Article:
Brain perfusion is age dependent. Between 20 to 39 years 727±102 mL/min and between 40 to 59 years 656±121 mL/min are normally expected.

Thus, brain perfusion may be affected by pooling of 800 ml/min in orthostasis. Orthostatic pooling under normal conditions in healthy subjects roughly equals normal brain perfusion volumes.

To prevent brain dysfunction mechanisms are activated to keep the pooling volume at bay. These are muscle contraction of the calves (voluntarily), constriction of the veins in the pool regions, increased heart rate.

Increasing heart rate (HR) is easily measured and can thus be easily used as a parameter of the orthostatic response.

Abnormally high HR alone however, the diagnostic hallmark of POTS, does tell little about the efficacy let alone causes of such a pathologic reaction with the above-mentioned symptoms.

With functional colour Doppler sonographic ultrasound however it is possible to measure immediately the volume shift in the central aortic circulation.

The comparison of the abdominal aortic flow volume while lying horizontally and while standing unveils the reasons for POTS. High pooling volumes are reflected by a sharp decline of this flow volume in orthostasis. A severe reduction of circulation volume would ensue brain dysfunction. Thus, the heart starts pumping faster to deliver a fairly constant perfusion volume to the brain.

Since the reduced circulating volume causes a reduced filling of the heart chambers (ventricles), the stroke volume (SV) of a single heart contraction will reduce in proportion to the pooled volume in the lower hemisphere. The more blood is trapped in legs, pelvis and abdomen the less the ventricle is filled. If the HR would remain constant, the brain perfusion would drop accordingly. Large pooled volumes beyond a critical limit would thus endanger brain function. The only chance to maintain  a sufficient brain perfusion is thus an increasing HR since the perfusion volume (PV) is related to SV and HR as follows:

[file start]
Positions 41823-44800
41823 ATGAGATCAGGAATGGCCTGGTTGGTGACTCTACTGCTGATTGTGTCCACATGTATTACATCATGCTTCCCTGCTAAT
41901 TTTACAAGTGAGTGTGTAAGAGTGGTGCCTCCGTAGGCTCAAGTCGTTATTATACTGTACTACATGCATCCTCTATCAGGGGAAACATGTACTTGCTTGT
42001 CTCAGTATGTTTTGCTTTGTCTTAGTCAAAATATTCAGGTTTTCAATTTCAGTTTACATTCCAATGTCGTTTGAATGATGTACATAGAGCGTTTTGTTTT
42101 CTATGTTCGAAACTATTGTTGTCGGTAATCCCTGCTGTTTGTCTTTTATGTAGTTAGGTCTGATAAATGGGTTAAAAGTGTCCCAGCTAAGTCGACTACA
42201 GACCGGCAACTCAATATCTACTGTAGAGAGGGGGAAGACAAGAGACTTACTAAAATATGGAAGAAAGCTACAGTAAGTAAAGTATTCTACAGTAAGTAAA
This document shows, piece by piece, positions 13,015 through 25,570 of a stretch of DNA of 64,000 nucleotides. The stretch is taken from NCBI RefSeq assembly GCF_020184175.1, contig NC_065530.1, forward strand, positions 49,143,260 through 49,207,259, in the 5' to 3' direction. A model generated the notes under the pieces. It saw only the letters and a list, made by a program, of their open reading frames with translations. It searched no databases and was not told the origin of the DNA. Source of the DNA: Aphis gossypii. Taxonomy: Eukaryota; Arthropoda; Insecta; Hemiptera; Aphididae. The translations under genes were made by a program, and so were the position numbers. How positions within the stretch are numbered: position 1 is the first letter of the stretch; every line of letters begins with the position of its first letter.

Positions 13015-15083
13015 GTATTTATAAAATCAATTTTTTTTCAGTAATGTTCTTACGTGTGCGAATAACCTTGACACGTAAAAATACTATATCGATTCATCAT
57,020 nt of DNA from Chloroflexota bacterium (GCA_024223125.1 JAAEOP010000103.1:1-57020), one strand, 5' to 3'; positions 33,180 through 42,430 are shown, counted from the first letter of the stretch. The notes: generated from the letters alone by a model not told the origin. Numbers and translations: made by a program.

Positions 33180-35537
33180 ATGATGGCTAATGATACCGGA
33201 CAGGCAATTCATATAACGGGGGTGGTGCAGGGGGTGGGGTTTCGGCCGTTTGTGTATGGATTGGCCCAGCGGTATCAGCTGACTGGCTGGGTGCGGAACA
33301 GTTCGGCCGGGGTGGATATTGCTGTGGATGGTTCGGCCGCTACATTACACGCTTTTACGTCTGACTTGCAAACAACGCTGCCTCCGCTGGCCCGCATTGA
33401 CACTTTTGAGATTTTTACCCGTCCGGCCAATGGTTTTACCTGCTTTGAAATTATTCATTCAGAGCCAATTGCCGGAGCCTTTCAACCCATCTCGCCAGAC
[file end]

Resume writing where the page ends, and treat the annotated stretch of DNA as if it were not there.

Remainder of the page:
PV = SV * HR

If the counter mechanisms to hold the pooled volumes low fail, then the HR increases to uncomfortable heights and then these mechanisms may even fail to maintain the brain function if still not enough volume can be pumped. THIS IS POTS!

Now, which reasons may cause large pool volumes?

  1. Soft and hyperdistensible veins which distend too much under the gravitational pressure onto the blood column – This is the hallmark of EDS and other connective tissue disorders with soft veins
  2. Obstacles, which prevent the blood from returning to the heart – these are the classical abdominal venous compression syndromes – the so-called Nutcracker Syndrome and the May-Thurner-Syndrome

Unfortunately – reason 1 and 2 usually occur together.

The measurement of the pooled volume in orthostasis and its effect on kidney and pelvic organs with the PixelFlux-technique but opens a door for the cure of POTS since it allows a functional diagnostic of the circulatory issues in all parts of the circulation: the heart, the aorta, the abdominal, pelvic and peripheral arteries and veins. The effect of vascular compressions can be localized and quantified. A treatment plan can be established that goes to the root of POTS.

The physical, medical and surgical treatment of the compression syndromes significantly reduces and often completely obviates POTS symptoms.

POTS – different from what you might think: an example

Functional criteria for evaluation and treatment of POTS, neurological and pelvic symptoms in venous compression syndromes